Andy: Last week we talked about how we both use scorecards to define success. Today we’re going to talk about the most shocking thing about those scorecards: they are pass/fail. You either do or you don’t.

Emma: The first time Andy introduced that concept to me, I had a real oh shit moment. Where does “You kinda did it!” live in a pass/fail ecosystem? I craved the nuance of three out of five.

But that isn’t nuance. It’s noise. It shifts the analysis onto the scoring — is this a three or a four? — and away from the stuff that’s being scored.

Andy: Too few points on a scale and we fear there’s no nuance. Too many and each point loses significance. And the brain is so good at finding shortcuts. When we score something, we’re asking ourselves really hard questions, and our brains try to lessen the cognitive load by looking for an easier satisfactory answer. It finds it, often in a midpoint like three out of five. There’s this perfectly terrible portmanteau for it, satisficing. An answer looks satisfactory, but it’s actually meaningless.

Satisficing is in direct opposition of what we are trying to accomplish with scorecards: a meaningful discussion stemming from a meaningful score. With pass/fail, there’s no fence to satisfice on. It’s a yes/no question: Did you do the thing or not?

Emma: The real discussion is the why and the how something passed or failed. That’s where you get the ideas of what to do and where to focus, how you’ll actually learn and improve. It’s where the work is. But that was a new way of thinking for me.

Andy: I mean, the pass/fail grading system is mostly for things you should be embarrassed to fail — Drivers Ed or Piano for Non-Music Majors.

Emma: We prefer to use it when things are really incredibly hard. Which isn’t to say impossible. If I’ve designed a scorecard that I realize isn’t actually achievable, it’s not a very good scorecard.

Andy: If there’s no way to hit success, then we’ve got to break that success down into smaller chunks. This is not to baby ourselves and our teams, but to be realistic. You can’t start training for a marathon and every day come home and say, “Did I run the marathon today, pass or fail?” What a miserable training program.

Failing at Everything

We auto-format our scorecard spreadsheets to turn the things we fail at red. We make it a nice, quiet red, but no matter how soothing the shade, a wall of red is a gut-punch. But you’ve got to embrace that red! It’s where you’re about to get better. Here’s what has worked for us:

Don’t tackle all the red at once. It’s not an efficient way to grow. We shrink down our scorecards to a few of the things we’re failing at, and focus just on those. If we’re accountable for the entire scorecard, we’ll bring in our bosses to help figure out what to prioritize.

Depending on the size and scope, we may pick one fail a week to think about. Or, we might be able to bite off three per quarter. We commit to that small number of things until they become habits — until we’re racking up passes — and then we move on to the rest. This is how we develop mastery.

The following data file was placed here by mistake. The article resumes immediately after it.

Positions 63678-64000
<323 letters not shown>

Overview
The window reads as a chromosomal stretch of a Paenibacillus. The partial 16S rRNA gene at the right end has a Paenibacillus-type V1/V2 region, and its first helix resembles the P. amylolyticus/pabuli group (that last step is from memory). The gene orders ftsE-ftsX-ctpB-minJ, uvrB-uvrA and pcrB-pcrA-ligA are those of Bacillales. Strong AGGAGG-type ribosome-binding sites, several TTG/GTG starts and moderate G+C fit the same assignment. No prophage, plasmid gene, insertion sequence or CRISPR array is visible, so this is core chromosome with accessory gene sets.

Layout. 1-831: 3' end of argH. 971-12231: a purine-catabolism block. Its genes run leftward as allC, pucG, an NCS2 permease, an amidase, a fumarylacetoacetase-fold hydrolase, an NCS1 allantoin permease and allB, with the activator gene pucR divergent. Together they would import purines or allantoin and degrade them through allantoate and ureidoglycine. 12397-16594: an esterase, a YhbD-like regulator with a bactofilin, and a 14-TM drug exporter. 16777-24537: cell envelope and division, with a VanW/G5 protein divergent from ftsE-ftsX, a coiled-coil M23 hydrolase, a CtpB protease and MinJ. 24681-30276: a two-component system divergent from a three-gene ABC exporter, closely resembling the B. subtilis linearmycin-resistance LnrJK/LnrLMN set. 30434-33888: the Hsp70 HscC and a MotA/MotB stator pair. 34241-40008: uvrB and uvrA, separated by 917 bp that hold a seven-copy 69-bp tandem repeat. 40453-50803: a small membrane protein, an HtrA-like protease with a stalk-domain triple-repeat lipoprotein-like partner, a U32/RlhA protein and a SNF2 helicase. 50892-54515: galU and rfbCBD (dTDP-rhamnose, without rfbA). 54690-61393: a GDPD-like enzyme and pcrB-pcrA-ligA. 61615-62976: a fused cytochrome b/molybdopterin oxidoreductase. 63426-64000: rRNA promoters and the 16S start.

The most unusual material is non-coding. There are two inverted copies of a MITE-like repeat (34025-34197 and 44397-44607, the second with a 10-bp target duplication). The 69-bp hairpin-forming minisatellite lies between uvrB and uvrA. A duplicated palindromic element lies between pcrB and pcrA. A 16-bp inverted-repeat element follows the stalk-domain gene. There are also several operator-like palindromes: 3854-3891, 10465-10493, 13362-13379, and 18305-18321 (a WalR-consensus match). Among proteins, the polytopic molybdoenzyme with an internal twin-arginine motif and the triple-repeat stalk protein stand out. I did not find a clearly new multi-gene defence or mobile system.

When we’re passing half the time, we’re no longer cluelessly fumbling around in the dark. We’re aware of what we’re doing. At 75 percent passing, we’ve got comprehension — we know how to pass. At 95, we’ve mastered it and are ready to focus on another scorecard element.



Emma: When I fail at the thing I set out to do, it so easily translates to “I’m bad at this — and also everything!” That kind of self-doubt is my native language. I’ve had to learn a new one that translates failure to “Cool! There’s so much still to learn!”

This translation is one of the most effective ways I champion failure, for myself and for my team. If one of my direct reports is facing failure, my job in that moment is to remember we’re allowed to suck at what we set out to do. It’s to say, out loud, “Cool!” It’s to maniacally rub my hands together and announce with glee, “Let’s get to work!”

Andy: Yes! It’s really exciting to do that flip for your team.

Failing doesn’t feel great, but when fails start clicking into passes — it feels so good. That sense of accomplishment, of mastery, is built into lots of things: sports, video games, baking a souffle. Scorecards bring some of the fist-pumping satisfaction of sinking free throws, of leveling-up, of serving a souffle that hasn’t collapsed, into something no one bothers to measure.

Emma: It’s a glorious thing to get better at something that’s hard. And to see it right there on your scorecard. This kind of constant growth isn’t noticeable without a benchmark to catch it. It’s like getting taller: the wall chart is essential. It gives you a way to confidently say, “I am better than I was before. I am a different person than I was last week, last month, last year.” So cool.

Good Boss Achievement Stickers: Cool, Let’s Get to Work Edition

The Bent Good Boss Achievement Stickers Pass Fail Edition